What kind of developmental problems are most common in children with heart disease?
The complexity of a child’s heart problem, including length of stay in the hospital, are related to a his/her rate of developmental progress.
Infants and very young children are at risk for delays in the onset of speech and motor milestones.
Early elementary school years are characterized by higher than average risk for reading difficulties and problems with fine motor skills such as imprecise writing and drawing skills.
Middle school children are challenged with more complex math learning, formulating language (“finding words”), maintaining attention, and planning and organizing (executive functions).
As a group, children with a history of CHD are more likely to have social adjustment difficulties, reduced ability to “keep up” with their classmates during physical activities, and having difficult completing their work in a timely manner.
My child is often very tired and can’t always keep up with his/her peers. Is this typical of children with heart disease?
Parents very often report their child’s problems with fatigue and reduced endurance. Participation in physical education classes and recreational sports may require accommodations that provide clear directions for teachers and coaches. Your child’s cardiologist can determine if your child’s condition requires accommodations.
How is this program different from other developmental programs in the hospital?
The Cardiac Neurodevelopmental Program staff is specifically trained to how cardiac conditions affect development. Assessments in the program rely on input from a multidisciplinary approach (cardiology, genetics, neurology, psychology, and special education) to evaluation and interpretation of results.
My pediatrician says my child is doing well. Do I still need to come?
Children with CHD are at substantially increased risk for developmental delays, academic difficulties, social adjustment challenges and behavioral disorders such as feeding and sleeping problems. There is a better chance for recovery if the problems are identifies as early as possible. “Wait and see” is not a recommended approach to addressing developmental concerns for children with a history of severe CHD. If you are concerned about any aspect of your child’s development, you should seek consultation sooner rather than later.
My child is already receiving early intervention services. Do I still need to come?
The Cardiac Neurodevelopmental Program is not the same as early intervention. Early intervention provides developmental screenings and community based developmental supports for children at risk. The Cardiac Neurodevelopmental Program focuses specifically on the developmental risks associated with having heart disease as a young child. The Cardiac Neurodevelopmental Program provides state of the art neurodevelopmental assessments, parent and school consultation, and short terms treatment for behavioral disorders such as sleeping and feeding problems.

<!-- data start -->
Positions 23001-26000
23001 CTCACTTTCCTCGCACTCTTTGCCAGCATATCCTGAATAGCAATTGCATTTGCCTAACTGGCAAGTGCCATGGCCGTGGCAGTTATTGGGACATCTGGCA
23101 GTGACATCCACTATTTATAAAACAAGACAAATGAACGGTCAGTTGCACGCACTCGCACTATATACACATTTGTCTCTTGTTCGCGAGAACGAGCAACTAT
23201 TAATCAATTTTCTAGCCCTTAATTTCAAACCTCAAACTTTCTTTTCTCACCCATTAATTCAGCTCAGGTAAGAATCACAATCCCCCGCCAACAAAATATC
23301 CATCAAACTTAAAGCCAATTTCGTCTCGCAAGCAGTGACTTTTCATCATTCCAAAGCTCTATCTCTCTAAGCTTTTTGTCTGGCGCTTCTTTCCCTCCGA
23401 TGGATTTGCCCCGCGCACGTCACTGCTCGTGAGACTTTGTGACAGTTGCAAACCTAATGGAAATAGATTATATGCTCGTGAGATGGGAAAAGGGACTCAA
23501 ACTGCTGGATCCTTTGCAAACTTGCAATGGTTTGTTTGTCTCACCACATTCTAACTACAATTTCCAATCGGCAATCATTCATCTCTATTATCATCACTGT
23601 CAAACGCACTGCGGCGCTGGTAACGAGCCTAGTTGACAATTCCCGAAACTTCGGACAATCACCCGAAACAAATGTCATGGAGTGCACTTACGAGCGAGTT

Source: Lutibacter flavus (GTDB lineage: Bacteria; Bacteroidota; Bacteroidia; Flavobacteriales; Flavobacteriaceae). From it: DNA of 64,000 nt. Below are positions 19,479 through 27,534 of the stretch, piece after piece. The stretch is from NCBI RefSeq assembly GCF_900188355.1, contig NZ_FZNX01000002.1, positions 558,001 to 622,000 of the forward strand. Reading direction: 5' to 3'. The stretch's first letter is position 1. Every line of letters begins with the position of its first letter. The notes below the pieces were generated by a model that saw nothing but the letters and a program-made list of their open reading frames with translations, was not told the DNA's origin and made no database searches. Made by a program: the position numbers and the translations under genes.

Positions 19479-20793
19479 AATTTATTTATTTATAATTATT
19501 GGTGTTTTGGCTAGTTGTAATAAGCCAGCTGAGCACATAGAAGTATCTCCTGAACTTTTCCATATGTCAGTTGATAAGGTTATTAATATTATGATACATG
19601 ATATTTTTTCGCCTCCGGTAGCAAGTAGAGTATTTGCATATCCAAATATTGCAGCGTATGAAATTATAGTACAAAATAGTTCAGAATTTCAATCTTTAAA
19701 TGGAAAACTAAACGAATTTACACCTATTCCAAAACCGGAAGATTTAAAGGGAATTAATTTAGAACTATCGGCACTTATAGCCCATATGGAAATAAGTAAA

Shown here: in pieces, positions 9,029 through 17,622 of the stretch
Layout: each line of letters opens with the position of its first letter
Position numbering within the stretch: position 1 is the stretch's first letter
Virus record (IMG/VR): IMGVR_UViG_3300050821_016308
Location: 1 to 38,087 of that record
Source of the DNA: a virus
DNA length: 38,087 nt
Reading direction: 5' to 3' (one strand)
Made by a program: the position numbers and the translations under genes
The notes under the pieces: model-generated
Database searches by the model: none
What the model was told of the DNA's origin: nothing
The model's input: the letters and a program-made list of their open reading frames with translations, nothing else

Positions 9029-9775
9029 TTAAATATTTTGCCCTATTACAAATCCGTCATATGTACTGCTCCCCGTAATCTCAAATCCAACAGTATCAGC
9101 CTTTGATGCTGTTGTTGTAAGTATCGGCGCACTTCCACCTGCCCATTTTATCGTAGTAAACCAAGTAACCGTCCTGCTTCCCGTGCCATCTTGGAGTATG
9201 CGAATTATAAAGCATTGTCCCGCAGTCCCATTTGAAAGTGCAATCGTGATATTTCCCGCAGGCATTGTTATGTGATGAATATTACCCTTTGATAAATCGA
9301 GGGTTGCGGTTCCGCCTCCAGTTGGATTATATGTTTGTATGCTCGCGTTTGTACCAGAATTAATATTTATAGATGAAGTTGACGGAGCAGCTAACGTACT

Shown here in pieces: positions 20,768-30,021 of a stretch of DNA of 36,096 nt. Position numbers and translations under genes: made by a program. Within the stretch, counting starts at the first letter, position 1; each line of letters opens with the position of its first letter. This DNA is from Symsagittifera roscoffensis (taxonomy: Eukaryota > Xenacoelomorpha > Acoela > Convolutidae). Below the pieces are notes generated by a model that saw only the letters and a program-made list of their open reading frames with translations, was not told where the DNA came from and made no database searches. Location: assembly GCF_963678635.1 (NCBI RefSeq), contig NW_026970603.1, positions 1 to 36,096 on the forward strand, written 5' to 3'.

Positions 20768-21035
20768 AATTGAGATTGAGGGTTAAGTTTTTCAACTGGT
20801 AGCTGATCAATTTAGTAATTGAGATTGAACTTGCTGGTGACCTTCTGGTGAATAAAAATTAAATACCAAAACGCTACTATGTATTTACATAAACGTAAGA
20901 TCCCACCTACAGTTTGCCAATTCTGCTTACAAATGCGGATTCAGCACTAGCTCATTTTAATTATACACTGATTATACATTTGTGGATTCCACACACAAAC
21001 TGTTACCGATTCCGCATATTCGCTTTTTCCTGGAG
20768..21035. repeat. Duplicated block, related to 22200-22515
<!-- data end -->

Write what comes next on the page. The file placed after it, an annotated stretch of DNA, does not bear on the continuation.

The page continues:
My child has an IEP and is receiving services but we aren’t seeing progress. Can you help?
Yes. Many of the families we work with come to our program just for this reason. We are often asked to review IEP’s and recommend changes, if needed. We typically serve as a second opinion the need for changes in IEP’s.
My child has a history of heart disease but I’m worried he/she may also have autism. Can you help evaluate him/her to see if he/she has an autism disorder?
Rates of autism appear to be increased among children with congenital heart disease. Evaluation of children with CHD for whom there is a question of autism is a specialty of our program staff. Our work includes helping families and school develop appropriate IEP’s for children who have both CHD and autism.
My child has feeding and/or sleep difficulties and often refuses to eat and rarely sleeps through the night. Can you help?
Yes. Feeding and sleeping difficulties are the most common behavioral problems in children with CHD. We evaluate and treat both feeding and sleeping disorders. We can work directly with you to treat these difficulties, or serve as a consultant to your community based providers.
My child is very anxious. He/she is worried all the time and bites his/her nails. Will your program be of help?
Anxiety is frequently seen in families whose children have experienced life threatening problems and an important component of our evaluations. Parents also often present with anxiety after their child’s surgery is over. We offer short term treatment for child and family anxiety concerns and/or referral for ongoing treatment, if needed.
My child’s teacher says that he/she is disorganized and can’t keep track of his/her work. How common is this of children with heart disease?
Organizational problems are a hallmark for children with CHD. They are usually part of a broader profile of learning problems. Evaluation of organizational difficulties is a critical component of neurodevelopmental assessments for children with CHD.